How do I find the length of readline's mode string (eg @ or (cmd) or (ins)) which is printed in front of the bash prompt? This mode string is activated by set show-mode-in-prompt on in .inputrc.

I want to determine the length of this string from within $PROMPT_COMMAND.

I'm trying to do some cursor movement with tput inside the prompt to print some info on the terminal's right hand side (so that it can be overwritten if need be), then resume printing the prompt on the left, but I need to take into account the length of the mode string.

Is $PROMPT_COMMAND called again and the prompt reprinted if changing mode (e.g) emacs-mode-string to vi-ins-mode-string as the prefix?

  • 1
    As a workaround, I believe you can print a screen control code to remember the current cursor position, then pop back to there once you are finished with your digression. I don't remember the terminology used in tput for this, though.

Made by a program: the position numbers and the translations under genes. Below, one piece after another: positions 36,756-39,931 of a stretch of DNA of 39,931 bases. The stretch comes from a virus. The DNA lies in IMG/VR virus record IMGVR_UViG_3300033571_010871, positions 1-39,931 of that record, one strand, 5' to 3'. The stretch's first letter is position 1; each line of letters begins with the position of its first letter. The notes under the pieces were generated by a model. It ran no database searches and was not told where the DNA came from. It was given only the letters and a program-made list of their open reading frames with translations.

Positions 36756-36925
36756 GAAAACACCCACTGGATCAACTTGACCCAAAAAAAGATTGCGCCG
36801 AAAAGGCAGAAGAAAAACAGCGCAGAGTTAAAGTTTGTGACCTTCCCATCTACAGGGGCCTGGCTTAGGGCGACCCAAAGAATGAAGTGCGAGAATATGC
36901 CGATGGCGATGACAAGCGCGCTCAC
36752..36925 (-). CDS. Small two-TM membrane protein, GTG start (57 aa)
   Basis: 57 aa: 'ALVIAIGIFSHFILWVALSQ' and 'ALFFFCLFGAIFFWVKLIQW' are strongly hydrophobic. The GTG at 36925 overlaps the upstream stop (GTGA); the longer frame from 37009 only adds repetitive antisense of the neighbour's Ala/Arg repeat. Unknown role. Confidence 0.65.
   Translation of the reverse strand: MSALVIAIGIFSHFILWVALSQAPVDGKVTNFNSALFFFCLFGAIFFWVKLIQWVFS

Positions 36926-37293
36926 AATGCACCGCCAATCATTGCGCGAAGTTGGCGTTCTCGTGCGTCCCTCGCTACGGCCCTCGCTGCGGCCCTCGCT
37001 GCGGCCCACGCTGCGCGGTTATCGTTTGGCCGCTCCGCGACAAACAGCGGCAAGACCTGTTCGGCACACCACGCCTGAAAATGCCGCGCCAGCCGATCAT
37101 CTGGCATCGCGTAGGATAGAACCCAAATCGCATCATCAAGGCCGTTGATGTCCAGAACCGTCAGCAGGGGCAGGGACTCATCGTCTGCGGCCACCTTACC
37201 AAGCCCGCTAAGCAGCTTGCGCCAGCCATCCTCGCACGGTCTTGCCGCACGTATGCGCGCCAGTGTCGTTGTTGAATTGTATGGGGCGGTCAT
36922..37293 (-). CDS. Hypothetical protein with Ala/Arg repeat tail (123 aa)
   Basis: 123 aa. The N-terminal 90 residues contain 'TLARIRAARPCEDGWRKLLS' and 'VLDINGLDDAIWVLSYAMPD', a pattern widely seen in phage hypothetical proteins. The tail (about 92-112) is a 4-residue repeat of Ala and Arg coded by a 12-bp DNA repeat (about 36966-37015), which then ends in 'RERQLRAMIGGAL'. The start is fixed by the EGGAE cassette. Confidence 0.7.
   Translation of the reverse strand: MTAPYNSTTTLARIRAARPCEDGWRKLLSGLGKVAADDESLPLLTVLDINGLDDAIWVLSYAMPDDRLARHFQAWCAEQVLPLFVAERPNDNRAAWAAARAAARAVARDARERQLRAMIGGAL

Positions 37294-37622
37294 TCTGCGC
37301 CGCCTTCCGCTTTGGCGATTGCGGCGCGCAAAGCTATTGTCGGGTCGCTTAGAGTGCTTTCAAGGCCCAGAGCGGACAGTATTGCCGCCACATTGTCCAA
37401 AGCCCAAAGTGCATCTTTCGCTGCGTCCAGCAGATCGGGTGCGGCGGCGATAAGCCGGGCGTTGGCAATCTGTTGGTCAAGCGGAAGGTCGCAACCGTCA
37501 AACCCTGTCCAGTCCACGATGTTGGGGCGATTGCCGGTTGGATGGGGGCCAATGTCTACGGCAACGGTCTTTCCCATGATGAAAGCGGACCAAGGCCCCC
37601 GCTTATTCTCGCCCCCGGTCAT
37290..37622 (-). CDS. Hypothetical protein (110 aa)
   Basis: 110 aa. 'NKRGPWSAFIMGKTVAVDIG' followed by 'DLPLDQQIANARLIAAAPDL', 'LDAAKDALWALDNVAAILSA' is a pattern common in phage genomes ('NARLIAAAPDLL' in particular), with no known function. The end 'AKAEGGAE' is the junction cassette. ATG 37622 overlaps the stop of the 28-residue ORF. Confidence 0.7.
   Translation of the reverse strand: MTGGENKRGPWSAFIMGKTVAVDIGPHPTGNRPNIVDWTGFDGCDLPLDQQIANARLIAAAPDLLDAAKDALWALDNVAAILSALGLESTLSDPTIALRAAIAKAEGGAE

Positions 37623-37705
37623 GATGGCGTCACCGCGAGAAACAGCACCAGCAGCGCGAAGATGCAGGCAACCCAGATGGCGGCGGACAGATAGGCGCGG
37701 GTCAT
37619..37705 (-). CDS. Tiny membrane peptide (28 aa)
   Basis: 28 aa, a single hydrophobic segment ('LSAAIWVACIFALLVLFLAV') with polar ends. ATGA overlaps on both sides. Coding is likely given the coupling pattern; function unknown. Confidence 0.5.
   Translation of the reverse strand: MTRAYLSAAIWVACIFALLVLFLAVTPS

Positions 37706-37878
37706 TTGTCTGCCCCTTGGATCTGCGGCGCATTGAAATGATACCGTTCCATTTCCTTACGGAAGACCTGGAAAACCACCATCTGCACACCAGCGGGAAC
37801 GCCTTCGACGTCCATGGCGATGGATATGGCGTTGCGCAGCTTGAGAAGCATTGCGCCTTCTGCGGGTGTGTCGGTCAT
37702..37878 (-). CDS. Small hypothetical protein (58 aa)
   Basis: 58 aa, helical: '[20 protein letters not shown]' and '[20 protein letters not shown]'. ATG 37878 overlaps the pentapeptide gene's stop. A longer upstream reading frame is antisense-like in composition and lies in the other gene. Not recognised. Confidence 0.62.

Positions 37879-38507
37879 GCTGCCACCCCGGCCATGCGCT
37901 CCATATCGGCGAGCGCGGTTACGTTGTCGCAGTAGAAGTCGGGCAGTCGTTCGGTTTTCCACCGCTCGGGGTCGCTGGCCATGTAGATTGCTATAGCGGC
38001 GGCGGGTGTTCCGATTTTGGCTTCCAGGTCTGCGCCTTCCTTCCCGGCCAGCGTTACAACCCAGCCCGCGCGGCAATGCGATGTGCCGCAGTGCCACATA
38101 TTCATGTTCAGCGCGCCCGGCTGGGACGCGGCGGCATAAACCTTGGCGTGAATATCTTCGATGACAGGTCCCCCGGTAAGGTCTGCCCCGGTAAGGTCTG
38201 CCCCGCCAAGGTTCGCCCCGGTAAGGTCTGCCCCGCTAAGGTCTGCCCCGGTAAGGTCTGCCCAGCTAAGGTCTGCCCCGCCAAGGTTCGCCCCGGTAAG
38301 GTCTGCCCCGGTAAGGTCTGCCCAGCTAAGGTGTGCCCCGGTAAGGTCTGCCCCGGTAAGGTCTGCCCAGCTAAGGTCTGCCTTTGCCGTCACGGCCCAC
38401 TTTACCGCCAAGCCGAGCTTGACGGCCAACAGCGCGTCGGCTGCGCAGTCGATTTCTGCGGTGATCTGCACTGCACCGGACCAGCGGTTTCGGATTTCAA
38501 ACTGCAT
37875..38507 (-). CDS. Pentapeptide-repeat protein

– tripleee
    Apr 25, 2017 at 13:24
  • I found this in an old answer of mine: tput sc to capture the current cursor position andètput rc` to return back there.
    – tripleee
    May 1, 2017 at 14:48
  • Or using ANSI CSI codes: \e[s and \e[u.
    – Tom Hale
    May 2, 2017 at 4:51

1 Answer 1


Not really an answer to the question regarding mode string length, but a workaround:

I ended up using ANSI CSI codes to save and restore the position of the cursor. (Thanks @tripleee for the pointer).

I was still unable to find the length of the mode string, even when tying to get the cursor position using PS1=$(getColumn) where getColumn was various things I tried based on:

My work-around using ANSI CSI codes can be found as in answer to "Right align part of prompt".

I'm pretty pleased with the work-around as I manged to do it without a single sub-process, and make it shellcheck-clean.

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